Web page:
Elements of Behavior
Behavior is what animals do. It can be defined more precisely as an internally directed system of adaptive activities that facilitate survival and reproduction. Ethology is the scientific study of animal behavior — particularly when that behavior occurs in the context of an animal’s natural environment. Ethologists strive to observe, record, and analyze each species’ behavioral repertoire in order to understand the roles of development, ecology, physiology, and evolution in shaping that behavior. Insects have always been popular as subjects for behavioral research because, in comparison to vertebrates, they have relatively simple nervous systems, they exhibit discrete responses to external stimuli, and they are more conducive to ethical experimentation. Although they may lack the capacity for intelligence or forethought, they still display a fascinating array of adaptive behavior that is a source of wonder and amazement to anyone who takes the time to study it.
Any behavior we can observe by watching an animal is overt behavior. In insects, this usually includes responses to external stimuli as well as spontaneous activities that are related to the animal’s internal (physiological) needs. Ethologists use the term “drive” (“hunger drive”, “sex drive”, etc.) to describe motivational urges that compel animals to behave as they do. Insects also appear to have internal “drives” for dispersal or migration as well as “drives” to complete stages in development such as constructing a nest or spinning a cocoon.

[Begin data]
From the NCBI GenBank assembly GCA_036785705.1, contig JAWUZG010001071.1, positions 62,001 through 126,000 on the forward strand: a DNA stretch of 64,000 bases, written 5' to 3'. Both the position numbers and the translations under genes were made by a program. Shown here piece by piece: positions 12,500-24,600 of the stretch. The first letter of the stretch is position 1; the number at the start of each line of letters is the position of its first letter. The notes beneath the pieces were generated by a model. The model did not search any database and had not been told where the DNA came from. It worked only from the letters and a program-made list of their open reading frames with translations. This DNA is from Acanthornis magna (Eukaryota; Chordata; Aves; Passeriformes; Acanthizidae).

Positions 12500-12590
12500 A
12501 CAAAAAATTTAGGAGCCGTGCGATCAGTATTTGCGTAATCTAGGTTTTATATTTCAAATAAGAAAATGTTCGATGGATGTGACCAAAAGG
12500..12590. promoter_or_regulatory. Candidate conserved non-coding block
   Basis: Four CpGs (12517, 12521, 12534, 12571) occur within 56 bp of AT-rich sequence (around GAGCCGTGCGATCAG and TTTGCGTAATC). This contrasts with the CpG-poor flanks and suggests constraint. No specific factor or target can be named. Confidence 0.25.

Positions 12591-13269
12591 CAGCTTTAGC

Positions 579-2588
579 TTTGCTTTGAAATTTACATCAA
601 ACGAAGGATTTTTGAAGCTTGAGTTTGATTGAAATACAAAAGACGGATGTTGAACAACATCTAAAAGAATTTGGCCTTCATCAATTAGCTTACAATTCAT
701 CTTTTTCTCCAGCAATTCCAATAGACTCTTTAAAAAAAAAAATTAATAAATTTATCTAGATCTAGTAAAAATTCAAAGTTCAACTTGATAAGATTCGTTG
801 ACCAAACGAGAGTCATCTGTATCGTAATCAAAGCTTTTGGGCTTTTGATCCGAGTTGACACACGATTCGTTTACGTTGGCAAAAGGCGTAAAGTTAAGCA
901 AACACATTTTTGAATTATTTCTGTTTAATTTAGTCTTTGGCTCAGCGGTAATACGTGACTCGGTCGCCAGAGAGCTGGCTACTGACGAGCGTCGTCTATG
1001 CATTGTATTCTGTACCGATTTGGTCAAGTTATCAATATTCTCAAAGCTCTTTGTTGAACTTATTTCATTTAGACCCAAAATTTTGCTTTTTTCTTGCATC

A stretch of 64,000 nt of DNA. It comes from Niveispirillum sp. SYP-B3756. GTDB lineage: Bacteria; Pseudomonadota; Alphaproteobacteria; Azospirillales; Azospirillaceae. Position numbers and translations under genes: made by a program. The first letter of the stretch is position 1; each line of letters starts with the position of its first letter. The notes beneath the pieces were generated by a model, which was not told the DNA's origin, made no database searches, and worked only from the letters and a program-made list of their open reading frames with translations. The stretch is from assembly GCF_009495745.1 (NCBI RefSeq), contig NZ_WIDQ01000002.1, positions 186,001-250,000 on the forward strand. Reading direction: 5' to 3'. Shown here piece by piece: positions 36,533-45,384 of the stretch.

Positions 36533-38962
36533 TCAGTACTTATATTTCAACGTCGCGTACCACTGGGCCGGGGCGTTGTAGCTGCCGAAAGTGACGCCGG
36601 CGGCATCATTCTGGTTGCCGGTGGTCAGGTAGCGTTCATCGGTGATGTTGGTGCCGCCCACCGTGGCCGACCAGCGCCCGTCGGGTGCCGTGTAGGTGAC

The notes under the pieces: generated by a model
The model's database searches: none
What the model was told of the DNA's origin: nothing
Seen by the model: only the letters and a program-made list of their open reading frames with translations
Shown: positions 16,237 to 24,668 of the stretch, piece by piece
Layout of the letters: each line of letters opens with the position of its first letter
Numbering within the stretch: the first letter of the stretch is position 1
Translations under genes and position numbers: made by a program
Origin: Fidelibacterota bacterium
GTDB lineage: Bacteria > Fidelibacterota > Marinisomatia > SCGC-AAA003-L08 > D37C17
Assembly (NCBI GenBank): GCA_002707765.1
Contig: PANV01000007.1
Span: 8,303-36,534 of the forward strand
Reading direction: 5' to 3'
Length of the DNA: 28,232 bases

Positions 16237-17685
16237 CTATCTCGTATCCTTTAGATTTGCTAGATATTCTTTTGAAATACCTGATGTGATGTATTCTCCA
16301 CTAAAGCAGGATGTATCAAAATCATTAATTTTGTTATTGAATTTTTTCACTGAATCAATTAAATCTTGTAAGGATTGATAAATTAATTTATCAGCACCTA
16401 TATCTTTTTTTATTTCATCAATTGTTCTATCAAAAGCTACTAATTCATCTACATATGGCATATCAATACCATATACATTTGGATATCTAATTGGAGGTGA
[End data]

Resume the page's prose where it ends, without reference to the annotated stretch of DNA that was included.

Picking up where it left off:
In general, overt behavior may be classified as innate, learned, or complex. Many people use the term “instinctive behavior” as a synonym for innate behavior. Although both terms refer to natural, inborn patterns of behavior, some ethologists avoid the word “instinct” because in common English usage it often includes the connotation of acquired aptitudes or talents, as in: “She has good business instincts.” Purists avoid any confusion in meaning by using the adjective “innate” for behaviors that are acquired through inheritance, and “learned” for behaviors that are acquired through experience. Complex behavior is a blend of innate and learned components.